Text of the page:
NPR Program that aired on 17 June 2016 Excerpted from the Transcript

Social norms determine much of your behavior… how you dress, talk, eat and even what you feel. In this episode co-hosts Spiegel and Rosin examined two grand experiments that attempted to shift these norms. One attempted to teach McDonald’s employees in Russia to smile… and the other is the subject of this handout!

Invisibilia’s question this episode was… can you take an emotional norm and transform it? Put another way, are these large, invisible, seemingly intractable things like the emotional temperament of an entire nation, changeable?

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This is the story of oil workers on the biggest, “baddest” rig in the Gulf of Mexico, who tried a social experiment to transform the entrenched macho culture of an oil rig in the Deep South. And spoiler alert! In the process of this shift, they massively improved the safety and productivity of the rig, as well as transformed the notion of what a Southern oil man is like.

Yes, this is the story of how macho men got in touch with their softer side… and how that made their oil rig a safer place to be.

First of all, the macho code of conduct on an oil rig says…

  • Never question authority
  • Swallow your emotions
  • Hide your mistakes
  • Never look weak by asking questions
  • If you don’t know, pretend you do
  • Show no vulnerability

But Rick Fox, the man in charge of this brand-new, really complex, totally unfamiliar and extremely dangerous rig named Ursa, hired a leadership coach named Claire who had created a program she called Learning As Leadership. And when Rick started talking drill schedules and oil production calendars and hardware, Claire cut him off. She said he wasn't dealing with the real problem, which was his fear.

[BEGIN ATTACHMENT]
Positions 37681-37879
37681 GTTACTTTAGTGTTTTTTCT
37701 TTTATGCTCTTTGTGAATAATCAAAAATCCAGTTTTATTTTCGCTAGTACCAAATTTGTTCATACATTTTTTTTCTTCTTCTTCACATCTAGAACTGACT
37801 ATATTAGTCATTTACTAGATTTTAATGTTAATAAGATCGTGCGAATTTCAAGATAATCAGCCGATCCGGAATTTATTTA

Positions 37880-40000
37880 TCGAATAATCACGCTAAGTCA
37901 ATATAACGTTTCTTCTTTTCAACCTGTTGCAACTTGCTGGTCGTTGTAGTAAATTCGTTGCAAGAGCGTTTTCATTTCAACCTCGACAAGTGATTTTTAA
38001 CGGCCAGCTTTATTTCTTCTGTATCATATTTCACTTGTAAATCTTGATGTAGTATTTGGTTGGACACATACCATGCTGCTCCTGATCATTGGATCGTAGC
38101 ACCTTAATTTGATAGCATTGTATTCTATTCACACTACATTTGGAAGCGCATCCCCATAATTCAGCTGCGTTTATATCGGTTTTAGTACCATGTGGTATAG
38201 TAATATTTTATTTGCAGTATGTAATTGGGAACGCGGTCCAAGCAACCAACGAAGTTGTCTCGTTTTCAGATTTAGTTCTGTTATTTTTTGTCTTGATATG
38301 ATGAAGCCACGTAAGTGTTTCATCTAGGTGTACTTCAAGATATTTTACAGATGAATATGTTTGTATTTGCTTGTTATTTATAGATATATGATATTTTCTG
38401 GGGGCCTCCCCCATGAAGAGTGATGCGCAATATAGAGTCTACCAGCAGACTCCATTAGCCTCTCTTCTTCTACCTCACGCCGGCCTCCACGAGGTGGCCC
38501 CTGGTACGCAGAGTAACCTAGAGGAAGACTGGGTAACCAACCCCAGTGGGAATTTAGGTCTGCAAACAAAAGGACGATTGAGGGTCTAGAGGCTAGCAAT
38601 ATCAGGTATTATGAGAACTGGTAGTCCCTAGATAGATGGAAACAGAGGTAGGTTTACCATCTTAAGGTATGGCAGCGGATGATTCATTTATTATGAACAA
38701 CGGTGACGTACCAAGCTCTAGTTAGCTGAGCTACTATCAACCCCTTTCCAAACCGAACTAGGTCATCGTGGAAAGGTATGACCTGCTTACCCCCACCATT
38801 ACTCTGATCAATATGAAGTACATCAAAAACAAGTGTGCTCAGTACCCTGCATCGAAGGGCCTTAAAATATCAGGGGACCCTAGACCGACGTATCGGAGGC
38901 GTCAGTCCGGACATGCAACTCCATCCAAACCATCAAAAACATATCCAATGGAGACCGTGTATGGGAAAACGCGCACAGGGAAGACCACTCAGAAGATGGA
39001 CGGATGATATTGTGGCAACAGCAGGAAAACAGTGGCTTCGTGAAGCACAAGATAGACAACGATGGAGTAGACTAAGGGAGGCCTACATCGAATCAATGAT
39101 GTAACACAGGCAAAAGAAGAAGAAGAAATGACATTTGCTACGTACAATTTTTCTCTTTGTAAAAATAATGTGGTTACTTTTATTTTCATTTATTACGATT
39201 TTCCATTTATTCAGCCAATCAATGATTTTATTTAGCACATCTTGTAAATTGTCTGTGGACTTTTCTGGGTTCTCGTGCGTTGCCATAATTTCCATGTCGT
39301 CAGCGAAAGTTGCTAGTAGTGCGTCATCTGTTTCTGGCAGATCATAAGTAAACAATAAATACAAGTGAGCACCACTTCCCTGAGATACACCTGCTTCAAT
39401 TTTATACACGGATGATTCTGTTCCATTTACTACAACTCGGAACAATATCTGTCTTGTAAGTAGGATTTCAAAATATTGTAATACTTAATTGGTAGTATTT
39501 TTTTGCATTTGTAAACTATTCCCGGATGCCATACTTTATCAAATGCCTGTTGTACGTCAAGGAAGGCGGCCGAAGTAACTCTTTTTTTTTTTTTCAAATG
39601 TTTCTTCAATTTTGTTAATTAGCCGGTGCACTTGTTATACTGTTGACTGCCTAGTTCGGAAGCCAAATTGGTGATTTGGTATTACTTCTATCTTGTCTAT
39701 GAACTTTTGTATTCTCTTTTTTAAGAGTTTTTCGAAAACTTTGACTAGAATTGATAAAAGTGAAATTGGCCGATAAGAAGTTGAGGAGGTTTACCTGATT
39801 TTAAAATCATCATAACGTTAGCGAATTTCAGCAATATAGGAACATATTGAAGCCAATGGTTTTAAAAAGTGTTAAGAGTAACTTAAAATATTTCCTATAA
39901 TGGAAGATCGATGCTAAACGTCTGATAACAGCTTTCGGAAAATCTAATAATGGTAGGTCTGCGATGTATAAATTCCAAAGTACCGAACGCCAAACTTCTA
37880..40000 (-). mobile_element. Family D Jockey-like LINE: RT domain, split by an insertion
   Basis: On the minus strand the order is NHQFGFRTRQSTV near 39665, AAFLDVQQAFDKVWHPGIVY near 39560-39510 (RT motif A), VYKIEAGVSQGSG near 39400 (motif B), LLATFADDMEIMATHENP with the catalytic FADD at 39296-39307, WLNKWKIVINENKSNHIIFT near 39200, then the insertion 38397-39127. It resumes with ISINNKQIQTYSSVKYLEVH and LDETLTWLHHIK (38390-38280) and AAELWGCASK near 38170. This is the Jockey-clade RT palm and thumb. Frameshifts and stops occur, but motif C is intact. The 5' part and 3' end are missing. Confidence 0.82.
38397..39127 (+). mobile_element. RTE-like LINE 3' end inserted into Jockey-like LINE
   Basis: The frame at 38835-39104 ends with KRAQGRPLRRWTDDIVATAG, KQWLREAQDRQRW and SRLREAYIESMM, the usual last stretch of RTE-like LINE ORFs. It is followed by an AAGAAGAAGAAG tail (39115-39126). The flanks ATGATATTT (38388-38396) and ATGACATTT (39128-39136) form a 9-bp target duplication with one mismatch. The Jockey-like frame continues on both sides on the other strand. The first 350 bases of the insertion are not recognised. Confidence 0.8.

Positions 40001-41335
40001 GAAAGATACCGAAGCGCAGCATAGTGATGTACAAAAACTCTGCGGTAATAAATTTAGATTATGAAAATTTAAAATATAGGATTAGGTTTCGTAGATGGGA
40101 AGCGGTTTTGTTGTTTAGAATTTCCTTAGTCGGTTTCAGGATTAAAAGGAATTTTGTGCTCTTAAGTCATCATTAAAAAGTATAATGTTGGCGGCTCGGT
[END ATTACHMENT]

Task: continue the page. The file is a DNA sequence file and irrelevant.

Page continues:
She said, “You’re not talking real. What are the fears, anxieties, concerns you have about the challenges in front of you that you’re not allowing yourself to be open about? Can we just, like, cut the 'BS'? Because it’s scary what you’re doing. And it’s normal to be scared. And if you don’t just tell people you’re scared, you’re not going to create safety together.” This got Rick’s attention.

This little old French lady’s fierce grit came not just from her experience in the Human Potential Movement that was popular in the 1970’s, but also from having, in essence, cured herself of eye cancer by altering her mindset, which she did by facing her existential fears head on. Her personal success then inspired her to develop a leadership program that she took to straight business people to get them to strip off their corporate masks to look at what’s really driving them.

During her encounter sessions, her clients would often talk about events from their own childhoods, or examine dysfunctional dynamics in their families. As you can imagine, taking the oil rig’s macho code of conduct into their homes caused great personal stress and often created severe problems with their family members. Like with Rick and his family.